As I left the lady to begin my remarks that evening, my fourth in as many weeks on the Nigerian economy at different fora in North America, I was struck with how that short exchange encapsuled the major torment of my adult life - understanding, explaining and acting or prescribing a path away from the kind of poverty that inclines Nigeria towards such violence that worried me sick when I read Robert Kaplan's - The Coming Anarchy. She had wanted my reaction as an entrepreneur and social commentator and not as one with interests in financial services. Yet in a sense they were all linked. As I say often when I am asked to separate my many hats, I am just a simple teacher passionate enough to see the worlds of the classroom having meaning in the real world. As a result I collaborate with others to bring alive that nexus of theory, praxis and faith. How well I have done in that struggle confront me each time I have the LA encounter that inspired this reflection.
The good side of all the introspection is being reconciled again to the fact that good leadership can bring Nigerians to happiness without poverty. If with so much poverty and the strife that comes with deprivation, we are such happy people. Think if we are not so poor amidst plenty how really happy Nigerian will be. Unless, of course, someone has a regression that shows strong correlation between poverty and happiness. I really doubt that. Nigerians cannot be happy about being poor. In many ways this is why the fuel price crises is so badly misunderstood.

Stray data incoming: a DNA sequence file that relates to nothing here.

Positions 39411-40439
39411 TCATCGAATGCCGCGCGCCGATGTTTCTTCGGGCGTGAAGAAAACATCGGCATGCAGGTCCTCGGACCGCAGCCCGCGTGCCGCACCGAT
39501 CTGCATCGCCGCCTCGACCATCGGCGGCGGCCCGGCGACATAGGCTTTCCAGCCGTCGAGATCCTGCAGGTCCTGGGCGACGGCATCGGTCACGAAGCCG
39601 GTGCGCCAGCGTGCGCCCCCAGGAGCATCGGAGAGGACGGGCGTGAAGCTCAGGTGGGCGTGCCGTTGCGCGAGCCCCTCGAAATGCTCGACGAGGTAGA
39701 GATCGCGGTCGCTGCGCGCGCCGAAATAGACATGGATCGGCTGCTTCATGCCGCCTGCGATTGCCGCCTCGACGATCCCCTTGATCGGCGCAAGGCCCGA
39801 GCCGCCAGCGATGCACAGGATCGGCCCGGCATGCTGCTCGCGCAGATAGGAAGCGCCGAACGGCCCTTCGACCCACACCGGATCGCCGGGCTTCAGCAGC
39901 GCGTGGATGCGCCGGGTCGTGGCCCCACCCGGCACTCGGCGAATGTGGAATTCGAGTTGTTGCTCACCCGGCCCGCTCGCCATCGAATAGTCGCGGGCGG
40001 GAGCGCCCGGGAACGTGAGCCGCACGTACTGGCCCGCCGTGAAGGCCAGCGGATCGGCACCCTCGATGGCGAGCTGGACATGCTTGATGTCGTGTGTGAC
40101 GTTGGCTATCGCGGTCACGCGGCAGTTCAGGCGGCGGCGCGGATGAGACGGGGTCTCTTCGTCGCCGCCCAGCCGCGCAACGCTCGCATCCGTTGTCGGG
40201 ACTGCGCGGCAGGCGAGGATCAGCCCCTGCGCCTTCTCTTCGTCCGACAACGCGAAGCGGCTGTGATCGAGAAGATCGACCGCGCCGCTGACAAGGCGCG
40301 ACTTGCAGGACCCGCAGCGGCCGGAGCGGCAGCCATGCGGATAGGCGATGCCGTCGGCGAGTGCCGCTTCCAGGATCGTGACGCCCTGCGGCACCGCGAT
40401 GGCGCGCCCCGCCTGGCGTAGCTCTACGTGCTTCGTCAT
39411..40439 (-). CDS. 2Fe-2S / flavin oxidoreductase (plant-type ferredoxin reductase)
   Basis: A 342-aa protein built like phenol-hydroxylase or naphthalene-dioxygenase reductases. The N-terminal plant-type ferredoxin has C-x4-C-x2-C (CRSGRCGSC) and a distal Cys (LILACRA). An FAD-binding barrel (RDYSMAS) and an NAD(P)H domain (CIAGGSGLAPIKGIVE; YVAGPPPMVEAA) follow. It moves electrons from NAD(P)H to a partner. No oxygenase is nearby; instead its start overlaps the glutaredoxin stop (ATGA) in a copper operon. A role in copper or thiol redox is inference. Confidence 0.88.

It is not a fight against deregulation. It is just Nigerians tired of being poor wondering if they can reclaim a disconnected state that seems remote and lacking in compassion to what it takes to grow the country out of a poverty that should have no place around here. Nigerians know real deregulation has worked for them in aviation and telecommunications, but they do not trust the state enough to believe that what is on offer is for real and not "new taxes". This is why we have a proxy fight, a tax revolt when the words used are about being for and against deregulation.
Professor Utomi is with the Lagos Business School